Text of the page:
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Concern over Expenses Associated with Dodd-Frank Continues to Hinder Job Creation in Financial Markets

The expected cost of new regulations being implemented from financial reform was cited at the SIFMA Dodd-Frank impact Analysis conference as one reason banks are reluctant create new jobs.

"There's a capital strike going on in corporate America," said Larry Kudlow, economist and host of the CNBC program, "The Kudlow Report." Speaking at the conference, Kudlow went on to say banks are "afraid to take the risk of hiring until they know how much that hire is going to cost them as well as how much the new rules are going to cost them."

With more than 300 new financial regulations impacting the way the financial services sector does business, that cost could be considerable.

Kudlow recalled what life was like under President Reagan, when Kudlow was an economist in the Office of Management and Budget and reminded the audience that Washington hasn't had a budget in three years. Under Reagan there was considerably less regulation and the economy was stronger. In answer to a question from the audience, Kudlow also said he thought there could be a government shutdown if the debt ceiling crisis isn't resolved but he doubted the U.S. would default on its debt.

While the theme of stymied growth in job creation carried through many of the panels throughout the day, there were a few notable exceptions. Lee Olesky, CEO and Co-founder of Tradeweb, said his firm was "looking for qualified people who could help them deal with the new regulations that will change the way OTC derivatives are traded."

Edward Pinto, Resident Fellow at the American Enterprise Institute for Public Policy Research said he expected further consolidation in the mortgage finance area.

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AUTHORAnonymous Insider Comment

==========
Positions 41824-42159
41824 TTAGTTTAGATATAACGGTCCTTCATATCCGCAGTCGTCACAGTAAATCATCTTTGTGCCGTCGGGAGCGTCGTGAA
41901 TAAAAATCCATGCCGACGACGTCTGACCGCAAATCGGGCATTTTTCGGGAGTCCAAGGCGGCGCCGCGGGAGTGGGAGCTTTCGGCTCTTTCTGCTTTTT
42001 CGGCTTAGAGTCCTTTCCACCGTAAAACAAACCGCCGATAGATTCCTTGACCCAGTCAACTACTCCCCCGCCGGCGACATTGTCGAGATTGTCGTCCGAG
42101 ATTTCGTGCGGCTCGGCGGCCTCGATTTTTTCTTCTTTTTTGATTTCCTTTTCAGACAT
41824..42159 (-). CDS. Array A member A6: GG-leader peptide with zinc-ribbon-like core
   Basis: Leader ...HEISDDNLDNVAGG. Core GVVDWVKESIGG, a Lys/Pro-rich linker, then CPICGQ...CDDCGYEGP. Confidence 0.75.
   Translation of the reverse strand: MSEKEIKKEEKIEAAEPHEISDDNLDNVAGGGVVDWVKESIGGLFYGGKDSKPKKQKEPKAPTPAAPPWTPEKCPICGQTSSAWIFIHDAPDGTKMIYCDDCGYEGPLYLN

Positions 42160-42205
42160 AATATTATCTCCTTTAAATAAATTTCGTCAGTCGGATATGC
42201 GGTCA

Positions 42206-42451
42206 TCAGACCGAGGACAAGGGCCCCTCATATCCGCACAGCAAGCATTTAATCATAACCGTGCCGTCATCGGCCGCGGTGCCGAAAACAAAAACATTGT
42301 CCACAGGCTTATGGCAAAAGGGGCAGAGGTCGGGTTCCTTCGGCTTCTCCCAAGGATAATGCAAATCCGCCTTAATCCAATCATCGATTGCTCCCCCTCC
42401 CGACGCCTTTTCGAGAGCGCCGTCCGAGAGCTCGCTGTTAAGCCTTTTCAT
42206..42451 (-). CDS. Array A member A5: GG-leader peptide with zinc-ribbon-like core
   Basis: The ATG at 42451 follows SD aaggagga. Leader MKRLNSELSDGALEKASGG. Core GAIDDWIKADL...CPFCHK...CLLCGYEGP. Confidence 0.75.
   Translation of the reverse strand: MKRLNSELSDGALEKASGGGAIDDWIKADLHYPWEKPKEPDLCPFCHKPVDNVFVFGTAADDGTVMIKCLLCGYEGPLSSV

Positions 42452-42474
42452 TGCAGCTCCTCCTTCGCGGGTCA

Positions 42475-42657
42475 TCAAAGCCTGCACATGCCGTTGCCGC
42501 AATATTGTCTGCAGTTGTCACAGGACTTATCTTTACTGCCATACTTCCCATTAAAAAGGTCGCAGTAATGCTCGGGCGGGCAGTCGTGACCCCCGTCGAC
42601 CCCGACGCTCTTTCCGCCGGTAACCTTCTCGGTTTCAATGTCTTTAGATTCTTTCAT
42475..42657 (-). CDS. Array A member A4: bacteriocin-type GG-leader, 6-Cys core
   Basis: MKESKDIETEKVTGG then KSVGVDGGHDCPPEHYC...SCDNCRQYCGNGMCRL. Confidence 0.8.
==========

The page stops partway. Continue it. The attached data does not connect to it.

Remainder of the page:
• An
    Angela
    28 July 2011

    First we see that the companies including financial firms are makeing record profits; the next we hear is that Dood-Frank is causing firms to curtail hiring due to cost. So, what happend to all the profits? Squandered? Sr. manager bonuses? Were there really any profits to begin with?

    I think this is a lame excuse presented by managers who don't like curtailed profits at the expense of prudence as offered by regulations. The banks and financial firms are actually benefiting from regulation as it curtails risk taking and maintains the integrity of the financial market.s

  • ja
    james
    25 July 2011

    Instead of mouthing off, if simpler regulations had been followed maybe there would not be a need for Dodd-Frank

  • Ri
    Richard M.
    25 July 2011

    This entire article is nothing but a lot of speculative ideological tripe. Your source is Larry Kudlow??? -- Wow! Stop the presses! Larry Kudlow is making a pronouncement on why banks are not hiring! Of course, Kudow does not cite any authoritative report, he just waxes piningly about the days of Reagan, when life was all grand in the Land of Milk and Honey.

    Good grief--give us a break already!

  • Li
    Lisa
    25 July 2011

    "afraid to take the risk of hiring until they know how much that hire is going to cost them as well as how much the new rules are going to cost them."

    Banks are not afraid of the risk to hire new people. They are afraid that with new financial reform in place, they can't get away with all that they've gotten away with in the past. Current employees are doing the jobs of 2 and 3 people, working longer hours, and having no life-balance. Since when do the banks care about their employees or anything else besides the bottom line.

  • Ri
    Rick
    25 July 2011

    Kudlow is reflexively anti-rule, anti-regulation. Today he's banging the "no rules or it will cost jobs" drum. I'm surprised you even quote him. You don't suppose the sub-par recovery after the super-sized recession might be having an effect on hiring, do you?

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